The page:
Reading and Presentation with Lara Konrad

Mother, We All Have Been Lonely and Lovely Places
February 27, 2020

Mother, We All Have Been Lonely and Lovely Places serves as a trajectory of personal history, narrating the various stages of female dependency in a patriarchal landscape. As the book intimately examines emotional and sexual behavioral patterns of relationships that (re)formulate in accordance to the inevitable process of aging, its readers not only witness adopted gender performativities within society, but gradually begin to notice the universal longing to unearth purpose in hopes of outgrowing human loneliness.

Born in Germany, Lara Konrad spent most of her childhood in Mexico. She holds a BA in Creative Writing (The New School) and an MFA in Fine Arts (Sandberg Institute). Her writings have appeared in a diverse set of international publications, including Das Magazin, Die Welt, NYTyrant, ZEIT. Mother, We All Have Been Lonely and Lovely Places (Gato Negro Ediciones) is her first book of prose.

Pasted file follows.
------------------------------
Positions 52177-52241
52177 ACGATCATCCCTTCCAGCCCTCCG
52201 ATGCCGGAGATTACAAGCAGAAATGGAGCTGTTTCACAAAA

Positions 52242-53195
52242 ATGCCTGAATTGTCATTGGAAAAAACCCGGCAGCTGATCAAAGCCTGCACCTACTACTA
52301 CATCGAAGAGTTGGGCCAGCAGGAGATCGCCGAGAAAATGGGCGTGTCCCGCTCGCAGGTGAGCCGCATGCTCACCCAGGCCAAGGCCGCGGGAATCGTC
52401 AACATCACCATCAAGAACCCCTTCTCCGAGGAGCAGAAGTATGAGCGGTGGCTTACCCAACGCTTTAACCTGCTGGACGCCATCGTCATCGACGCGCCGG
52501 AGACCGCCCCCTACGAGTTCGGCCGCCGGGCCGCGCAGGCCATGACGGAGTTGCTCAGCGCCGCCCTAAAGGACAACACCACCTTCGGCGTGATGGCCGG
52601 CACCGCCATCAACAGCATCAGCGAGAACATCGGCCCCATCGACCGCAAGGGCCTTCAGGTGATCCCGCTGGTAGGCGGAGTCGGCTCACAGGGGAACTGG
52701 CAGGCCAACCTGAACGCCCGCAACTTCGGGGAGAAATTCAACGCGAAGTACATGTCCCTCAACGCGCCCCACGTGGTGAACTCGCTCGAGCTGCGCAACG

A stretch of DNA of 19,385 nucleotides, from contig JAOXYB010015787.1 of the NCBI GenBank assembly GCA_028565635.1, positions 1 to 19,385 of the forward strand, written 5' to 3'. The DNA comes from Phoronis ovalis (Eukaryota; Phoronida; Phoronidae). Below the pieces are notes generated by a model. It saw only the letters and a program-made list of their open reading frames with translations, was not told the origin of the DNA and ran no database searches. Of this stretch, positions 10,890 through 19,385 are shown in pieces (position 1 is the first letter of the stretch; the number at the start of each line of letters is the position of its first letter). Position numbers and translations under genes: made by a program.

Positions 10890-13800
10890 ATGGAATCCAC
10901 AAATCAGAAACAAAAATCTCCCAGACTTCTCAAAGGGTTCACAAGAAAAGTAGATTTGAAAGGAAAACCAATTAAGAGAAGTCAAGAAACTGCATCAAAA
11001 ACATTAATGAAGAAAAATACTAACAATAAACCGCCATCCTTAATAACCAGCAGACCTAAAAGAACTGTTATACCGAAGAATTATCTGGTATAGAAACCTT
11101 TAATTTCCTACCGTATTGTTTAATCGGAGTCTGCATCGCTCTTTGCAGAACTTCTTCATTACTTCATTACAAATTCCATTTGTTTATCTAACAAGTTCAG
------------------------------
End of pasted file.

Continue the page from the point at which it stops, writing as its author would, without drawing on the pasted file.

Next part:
Since 2013, Gato Negro Ediciones has acted as a recognizably-urgent voice in independent publishing across the cultural realm. Advocating the liberty of thought, the Mexico City-based press intentionally prints titles that challenge the so-often sequestered view of contemporary society. In a new world where temporary excess and obstruction of knowledge are lived at its height, Gato Negro returns the voices of their authors to the fundamental purpose of the book. By remaining inside the economically-amicable yet unconstrained process that is risograph printing, an archive of over 140 titles has been successfully called into life ever since its inception. From political manifests to art theory and prose, the books of Gato Negro do not wish to deconstruct reality through ornamental distractions that lately seem to have become an inevitable requisite within the modern history of publishing. Instead, Gato Negro embraces the deliberately-chosen content in its most primal form: straightforward and entire. And therefore, ever-growing in context. The outcome of each publication is a dialogue between reader and creator — an ecological construction of selfhood that distills collective contemplation while all we do is live.

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